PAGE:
October 8, 2013


Waiting room floors are terrible backdrops

Waiting room floors are terrible backdrops

I worked for a warm and intelligent Dean of a medical school that once told me, “You never want to be in the hospital, it’s where the sick people are.” TRUTH. Hospital waiting rooms should come with Silkwood showers and cocktails. Truly.

The other thing that comes with hospital waiting rooms is time. And, if you’re left alone for a short time, that extra time begets thoughts you really just tried to avoid for awhile while all the prep for said waiting room was happening that week before.

But, inevitably, they show up and poke at you. Reality has sharp claws.

Reality is that anesthesia has risks. Surgeries have risks. And risks can mean certain outcomes that no one wants to think about – until time pokes at you.

So, I thought about them. A little.

(Everything is fine so far. Let’s exhale just a bit now.)

I knew that, at the time, something catastrophic could have happened – and I thought about it. I hated that I thought about it. I was breathless realizing that I’d have to sit the kids down and have the worst conversation of their lives. I stood in the middle of that pain for about a nanosecond before I couldn’t any longer and sent a silent prayer out to all the parents who have had to live that reality in that moment and all the moments after that.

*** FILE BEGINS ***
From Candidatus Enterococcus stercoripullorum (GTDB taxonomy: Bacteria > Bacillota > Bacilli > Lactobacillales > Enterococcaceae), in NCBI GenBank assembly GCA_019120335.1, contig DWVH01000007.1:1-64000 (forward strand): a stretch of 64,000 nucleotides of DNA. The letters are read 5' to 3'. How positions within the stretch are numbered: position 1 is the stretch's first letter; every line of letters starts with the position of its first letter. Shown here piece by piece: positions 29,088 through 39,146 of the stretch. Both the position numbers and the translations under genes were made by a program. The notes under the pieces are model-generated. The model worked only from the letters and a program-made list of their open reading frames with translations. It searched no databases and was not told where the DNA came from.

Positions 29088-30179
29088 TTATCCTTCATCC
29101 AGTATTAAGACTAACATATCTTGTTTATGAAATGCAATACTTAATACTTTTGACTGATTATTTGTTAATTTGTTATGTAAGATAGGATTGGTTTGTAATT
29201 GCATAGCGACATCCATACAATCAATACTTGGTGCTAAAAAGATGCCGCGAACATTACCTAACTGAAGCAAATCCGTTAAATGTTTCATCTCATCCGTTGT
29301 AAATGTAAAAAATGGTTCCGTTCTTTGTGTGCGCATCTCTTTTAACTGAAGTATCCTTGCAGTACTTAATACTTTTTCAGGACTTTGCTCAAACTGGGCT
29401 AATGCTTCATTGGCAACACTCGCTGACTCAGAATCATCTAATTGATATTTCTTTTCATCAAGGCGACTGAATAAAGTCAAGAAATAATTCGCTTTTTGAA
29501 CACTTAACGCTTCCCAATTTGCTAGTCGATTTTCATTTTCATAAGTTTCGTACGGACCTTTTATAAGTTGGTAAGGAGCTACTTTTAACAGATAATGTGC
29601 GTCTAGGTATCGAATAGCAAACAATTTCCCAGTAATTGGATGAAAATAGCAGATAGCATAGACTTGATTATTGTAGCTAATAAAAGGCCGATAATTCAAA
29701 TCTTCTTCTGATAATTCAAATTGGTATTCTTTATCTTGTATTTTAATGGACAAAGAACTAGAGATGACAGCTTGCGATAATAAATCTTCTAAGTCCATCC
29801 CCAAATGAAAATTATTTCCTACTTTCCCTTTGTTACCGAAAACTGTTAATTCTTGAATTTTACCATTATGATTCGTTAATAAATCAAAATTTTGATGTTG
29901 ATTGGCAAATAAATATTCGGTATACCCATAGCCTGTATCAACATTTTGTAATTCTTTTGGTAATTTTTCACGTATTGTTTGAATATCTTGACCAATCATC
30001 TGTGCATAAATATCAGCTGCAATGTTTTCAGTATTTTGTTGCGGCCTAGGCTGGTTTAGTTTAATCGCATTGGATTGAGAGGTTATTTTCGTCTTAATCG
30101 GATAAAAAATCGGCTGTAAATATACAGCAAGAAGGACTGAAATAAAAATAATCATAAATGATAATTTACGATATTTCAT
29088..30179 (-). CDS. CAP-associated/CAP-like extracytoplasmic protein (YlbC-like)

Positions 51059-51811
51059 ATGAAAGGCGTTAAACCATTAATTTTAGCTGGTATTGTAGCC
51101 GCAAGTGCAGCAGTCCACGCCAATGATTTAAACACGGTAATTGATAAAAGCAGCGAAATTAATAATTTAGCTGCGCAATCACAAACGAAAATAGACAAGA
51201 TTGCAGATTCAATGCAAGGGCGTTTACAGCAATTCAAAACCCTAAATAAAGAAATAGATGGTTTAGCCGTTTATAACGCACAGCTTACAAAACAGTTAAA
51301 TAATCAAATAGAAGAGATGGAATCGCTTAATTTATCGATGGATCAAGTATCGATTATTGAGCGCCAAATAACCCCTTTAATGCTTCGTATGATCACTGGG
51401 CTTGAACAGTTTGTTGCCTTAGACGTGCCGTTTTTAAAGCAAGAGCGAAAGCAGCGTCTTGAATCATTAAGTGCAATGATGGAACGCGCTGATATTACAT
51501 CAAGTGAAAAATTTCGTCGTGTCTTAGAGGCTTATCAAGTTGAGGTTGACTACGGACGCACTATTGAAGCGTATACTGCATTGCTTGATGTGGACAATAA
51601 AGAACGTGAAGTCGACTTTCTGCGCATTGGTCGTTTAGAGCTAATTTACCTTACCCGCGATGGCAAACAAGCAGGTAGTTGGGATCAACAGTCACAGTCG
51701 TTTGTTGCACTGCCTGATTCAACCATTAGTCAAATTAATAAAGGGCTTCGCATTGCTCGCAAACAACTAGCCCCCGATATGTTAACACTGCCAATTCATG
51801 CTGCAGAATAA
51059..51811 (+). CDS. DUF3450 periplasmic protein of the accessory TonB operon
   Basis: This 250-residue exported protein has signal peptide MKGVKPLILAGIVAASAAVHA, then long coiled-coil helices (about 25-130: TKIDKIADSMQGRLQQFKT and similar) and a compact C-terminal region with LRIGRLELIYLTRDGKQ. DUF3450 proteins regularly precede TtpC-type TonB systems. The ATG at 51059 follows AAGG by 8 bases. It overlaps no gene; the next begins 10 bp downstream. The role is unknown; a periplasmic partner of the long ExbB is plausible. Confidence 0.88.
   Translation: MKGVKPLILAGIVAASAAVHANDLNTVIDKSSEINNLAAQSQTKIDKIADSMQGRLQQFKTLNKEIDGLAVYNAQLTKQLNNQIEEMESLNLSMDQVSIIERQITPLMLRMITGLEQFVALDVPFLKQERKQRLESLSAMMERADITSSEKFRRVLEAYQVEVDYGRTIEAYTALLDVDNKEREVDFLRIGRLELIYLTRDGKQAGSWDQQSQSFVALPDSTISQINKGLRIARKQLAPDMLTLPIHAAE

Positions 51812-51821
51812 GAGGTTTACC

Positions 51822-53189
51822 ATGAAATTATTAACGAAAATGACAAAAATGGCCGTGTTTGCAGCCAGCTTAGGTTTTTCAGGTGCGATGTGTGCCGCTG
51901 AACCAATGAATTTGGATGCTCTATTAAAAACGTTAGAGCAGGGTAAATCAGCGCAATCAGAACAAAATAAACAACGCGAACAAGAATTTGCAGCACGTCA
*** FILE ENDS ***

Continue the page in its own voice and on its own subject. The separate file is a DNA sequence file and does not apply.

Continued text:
But, I realized something. My mom’s illness years ago taught me I could stand on my own two feet as an actual, married, adult grown-up (who knew?). This brief moment today taught me something a little different.

Should something catastrophic have happened, I would be okay. Maybe not Day One or Day One Hundred, but I would. I wouldn’t have a choice. Sure there would be grief and sadness and a rug ripped out from under any semblance of life I know, but there are kids – and they would be tiny, broken souls.

And so, I would be okay – so that they might be one day.

All of this is over-simplifying something horrific, obviously, but it was nice to have a moment of clarity, gain some perspective and empathy, and to be reminded that you have it within you to do hard things.

I’m thankful I don’t have to right now, but I’m also thankful that I could.

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2 Responses to “Okay”

  1. Sherry Carr-Smith Says:

    You are very right, you would be okay. And, in the midst of all the “what ifs” it’s good to have that clarity. I’m very glad you didn’t have to have the conversation though!

    • pamlewis Says:

      Thank you, Sherry 🙂 And, yes, I’m glad, too – but those what-ifs are like homeschooling for your head and heart, aren’t they? 🙂